VATICAN CITY -- The Vatican City State reported a deficit of $22 million for 2008 as a consequence of the "global economic-financial crisis," the Vatican announced July 4.
The Vatican's annual profit and loss statements showed that the 108-acre sovereign territory, which includes St. Peter's Basilica and the Vatican Museums, fared much worse last year than in 2007, when it reported a profit of $10 million.
A Vatican statement attributed the shortfall to spending on telecommunications, Internet, and photovoltaic panels on the roof of the papal audience hall, as well as conservation and restoration work on the Vatican's art collections. The statement did not give a breakdown of expenses.
On the bright side, the Holy See, the episcopal jurisdiction of the pope, reported a loss of merely $1.3 million, down from $14 million in 2007.
The news is the latest indication of straitened circumstances at the world headquarters of the Catholic Church.
In May, the Vatican announced that it would raise its staff retirement age by two years to help make ends meet.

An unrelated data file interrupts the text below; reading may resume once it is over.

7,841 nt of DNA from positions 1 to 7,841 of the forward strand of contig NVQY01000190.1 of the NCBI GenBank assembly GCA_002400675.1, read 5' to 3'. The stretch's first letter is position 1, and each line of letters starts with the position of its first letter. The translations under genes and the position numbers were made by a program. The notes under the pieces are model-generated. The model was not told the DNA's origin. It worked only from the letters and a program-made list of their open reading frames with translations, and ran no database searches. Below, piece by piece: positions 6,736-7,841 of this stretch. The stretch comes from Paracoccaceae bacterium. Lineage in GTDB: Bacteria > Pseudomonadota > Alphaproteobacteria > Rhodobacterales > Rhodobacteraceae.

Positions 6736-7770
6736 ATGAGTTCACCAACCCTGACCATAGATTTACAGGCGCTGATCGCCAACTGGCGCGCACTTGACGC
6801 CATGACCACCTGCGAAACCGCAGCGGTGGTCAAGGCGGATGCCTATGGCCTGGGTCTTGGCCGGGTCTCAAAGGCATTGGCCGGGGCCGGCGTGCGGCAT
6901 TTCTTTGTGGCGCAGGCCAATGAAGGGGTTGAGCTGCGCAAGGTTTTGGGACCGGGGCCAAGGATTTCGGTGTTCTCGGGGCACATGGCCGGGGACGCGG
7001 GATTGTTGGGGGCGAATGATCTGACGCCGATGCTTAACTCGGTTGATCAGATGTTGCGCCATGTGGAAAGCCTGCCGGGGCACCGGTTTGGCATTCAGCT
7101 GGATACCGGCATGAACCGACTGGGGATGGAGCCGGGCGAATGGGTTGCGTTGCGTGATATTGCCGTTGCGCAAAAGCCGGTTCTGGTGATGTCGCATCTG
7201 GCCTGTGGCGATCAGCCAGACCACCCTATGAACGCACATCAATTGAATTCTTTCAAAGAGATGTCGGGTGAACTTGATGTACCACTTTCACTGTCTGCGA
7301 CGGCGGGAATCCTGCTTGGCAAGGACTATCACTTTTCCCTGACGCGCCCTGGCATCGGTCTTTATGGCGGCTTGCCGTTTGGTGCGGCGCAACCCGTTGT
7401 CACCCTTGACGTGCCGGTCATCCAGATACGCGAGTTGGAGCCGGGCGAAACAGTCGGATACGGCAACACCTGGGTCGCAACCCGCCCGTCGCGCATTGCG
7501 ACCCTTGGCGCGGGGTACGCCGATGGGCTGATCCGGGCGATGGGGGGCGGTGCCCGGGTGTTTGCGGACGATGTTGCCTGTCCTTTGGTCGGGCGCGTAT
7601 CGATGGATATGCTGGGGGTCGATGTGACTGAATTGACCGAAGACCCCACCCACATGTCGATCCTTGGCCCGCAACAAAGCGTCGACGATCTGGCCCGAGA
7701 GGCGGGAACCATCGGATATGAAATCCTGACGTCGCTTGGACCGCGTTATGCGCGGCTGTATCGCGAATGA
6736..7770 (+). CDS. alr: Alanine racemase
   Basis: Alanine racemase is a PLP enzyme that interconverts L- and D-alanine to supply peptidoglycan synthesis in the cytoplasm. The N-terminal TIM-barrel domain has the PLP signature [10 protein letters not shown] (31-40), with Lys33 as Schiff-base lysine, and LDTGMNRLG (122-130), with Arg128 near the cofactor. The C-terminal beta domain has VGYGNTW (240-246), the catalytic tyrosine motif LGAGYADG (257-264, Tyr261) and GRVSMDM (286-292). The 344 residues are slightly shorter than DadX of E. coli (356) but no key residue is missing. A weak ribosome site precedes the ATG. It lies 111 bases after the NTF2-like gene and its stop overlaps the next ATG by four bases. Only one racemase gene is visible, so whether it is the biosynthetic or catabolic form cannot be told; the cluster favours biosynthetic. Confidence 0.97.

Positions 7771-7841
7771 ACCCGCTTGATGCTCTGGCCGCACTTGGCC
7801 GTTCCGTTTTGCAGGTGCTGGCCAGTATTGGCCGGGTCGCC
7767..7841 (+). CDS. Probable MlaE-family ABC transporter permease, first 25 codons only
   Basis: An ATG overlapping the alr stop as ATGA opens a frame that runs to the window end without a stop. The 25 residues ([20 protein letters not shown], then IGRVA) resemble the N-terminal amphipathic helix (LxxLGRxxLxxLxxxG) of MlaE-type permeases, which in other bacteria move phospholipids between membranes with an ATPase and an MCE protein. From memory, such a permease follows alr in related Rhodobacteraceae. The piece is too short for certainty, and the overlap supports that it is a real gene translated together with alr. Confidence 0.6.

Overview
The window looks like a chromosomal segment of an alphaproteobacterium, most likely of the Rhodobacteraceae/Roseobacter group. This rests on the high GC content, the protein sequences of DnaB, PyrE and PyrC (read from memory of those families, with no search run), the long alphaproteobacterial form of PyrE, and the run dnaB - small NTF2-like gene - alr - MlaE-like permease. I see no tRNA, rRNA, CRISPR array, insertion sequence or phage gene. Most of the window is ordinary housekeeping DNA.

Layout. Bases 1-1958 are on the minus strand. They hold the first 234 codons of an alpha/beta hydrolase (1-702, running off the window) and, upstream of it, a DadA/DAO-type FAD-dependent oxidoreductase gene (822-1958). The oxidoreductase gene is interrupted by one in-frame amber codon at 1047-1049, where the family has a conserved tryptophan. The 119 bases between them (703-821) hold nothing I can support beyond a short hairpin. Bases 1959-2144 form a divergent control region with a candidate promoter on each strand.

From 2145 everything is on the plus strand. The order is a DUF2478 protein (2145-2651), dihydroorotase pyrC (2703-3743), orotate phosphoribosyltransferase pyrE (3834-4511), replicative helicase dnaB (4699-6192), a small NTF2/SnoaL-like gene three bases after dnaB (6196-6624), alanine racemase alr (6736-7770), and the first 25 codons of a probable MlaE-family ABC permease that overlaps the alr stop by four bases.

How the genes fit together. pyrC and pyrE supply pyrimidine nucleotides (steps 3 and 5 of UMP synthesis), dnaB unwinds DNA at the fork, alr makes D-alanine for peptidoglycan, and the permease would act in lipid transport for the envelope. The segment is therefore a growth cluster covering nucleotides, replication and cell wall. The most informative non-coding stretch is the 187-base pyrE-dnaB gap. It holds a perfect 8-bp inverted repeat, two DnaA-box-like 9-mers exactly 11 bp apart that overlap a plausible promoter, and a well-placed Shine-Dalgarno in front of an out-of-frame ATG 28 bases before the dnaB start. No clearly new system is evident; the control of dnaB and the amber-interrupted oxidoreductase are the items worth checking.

From our sister publication: A Place to Call Home, a new series focusing on women religious helping people who are homeless. Read more
Starting in January 2010, newly hired lay staff will retire at 67 instead of 65, while newly hired members of religious orders and priests (below the rank of bishop) will retire at 72 instead of 70.
Also in May, Vatican Radio announced that it would take paid commercials for the first time in its 78-year history.
The radio service employs 500 people, broadcasts in 47 languages, and costs more than $27 million a year to run -- much of which is ordinarily subsidized by the Holy See and Vatican City State.